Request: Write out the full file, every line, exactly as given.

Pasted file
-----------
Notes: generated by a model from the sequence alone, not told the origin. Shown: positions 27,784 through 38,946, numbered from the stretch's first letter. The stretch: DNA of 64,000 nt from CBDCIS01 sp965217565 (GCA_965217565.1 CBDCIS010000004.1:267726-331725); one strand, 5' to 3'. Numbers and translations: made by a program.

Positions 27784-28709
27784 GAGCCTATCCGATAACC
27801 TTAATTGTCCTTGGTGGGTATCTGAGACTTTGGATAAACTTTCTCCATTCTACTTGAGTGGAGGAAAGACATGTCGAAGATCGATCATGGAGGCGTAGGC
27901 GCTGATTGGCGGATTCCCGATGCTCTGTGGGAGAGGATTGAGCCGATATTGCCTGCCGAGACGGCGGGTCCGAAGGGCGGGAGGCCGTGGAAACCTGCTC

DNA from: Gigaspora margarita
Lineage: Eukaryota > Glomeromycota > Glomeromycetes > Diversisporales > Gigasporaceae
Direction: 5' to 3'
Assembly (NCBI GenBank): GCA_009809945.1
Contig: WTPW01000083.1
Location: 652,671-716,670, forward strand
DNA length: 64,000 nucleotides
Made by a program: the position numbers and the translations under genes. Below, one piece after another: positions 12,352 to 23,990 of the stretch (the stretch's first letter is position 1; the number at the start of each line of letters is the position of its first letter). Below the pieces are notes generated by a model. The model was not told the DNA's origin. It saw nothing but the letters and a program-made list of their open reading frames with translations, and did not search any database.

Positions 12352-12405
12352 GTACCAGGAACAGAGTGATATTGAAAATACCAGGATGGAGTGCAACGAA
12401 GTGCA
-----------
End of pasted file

Notes: generated by a model from the sequence alone, not told the origin. Shown: positions 27,784 through 38,946, numbered from the stretch's first letter. The stretch: DNA of 64,000 nt from CBDCIS01 sp965217565 (GCA_965217565.1 CBDCIS010000004.1:267726-331725); one strand, 5' to 3'. Numbers and translations: made by a program.

Positions 27784-28709
27784 GAGCCTATCCGATAACC
27801 TTAATTGTCCTTGGTGGGTATCTGAGACTTTGGATAAACTTTCTCCATTCTACTTGAGTGGAGGAAAGACATGTCGAAGATCGATCATGGAGGCGTAGGC
27901 GCTGATTGGCGGATTCCCGATGCTCTGTGGGAGAGGATTGAGCCGATATTGCCTGCCGAGACGGCGGGTCCGAAGGGCGGGAGGCCGTGGAAACCTGCTC

DNA from: Gigaspora margarita
Lineage: Eukaryota > Glomeromycota > Glomeromycetes > Diversisporales > Gigasporaceae
Direction: 5' to 3'
Assembly (NCBI GenBank): GCA_009809945.1
Contig: WTPW01000083.1
Location: 652,671-716,670, forward strand
DNA length: 64,000 nucleotides
Made by a program: the position numbers and the translations under genes. Below, one piece after another: positions 12,352 to 23,990 of the stretch (the stretch's first letter is position 1; the number at the start of each line of letters is the position of its first letter). Below the pieces are notes generated by a model. The model was not told the DNA's origin. It saw nothing but the letters and a program-made list of their open reading frames with translations, and did not search any database.

Positions 12352-12405
12352 GTACCAGGAACAGAGTGATATTGAAAATACCAGGATGGAGTGCAACGAA
12401 GTGCA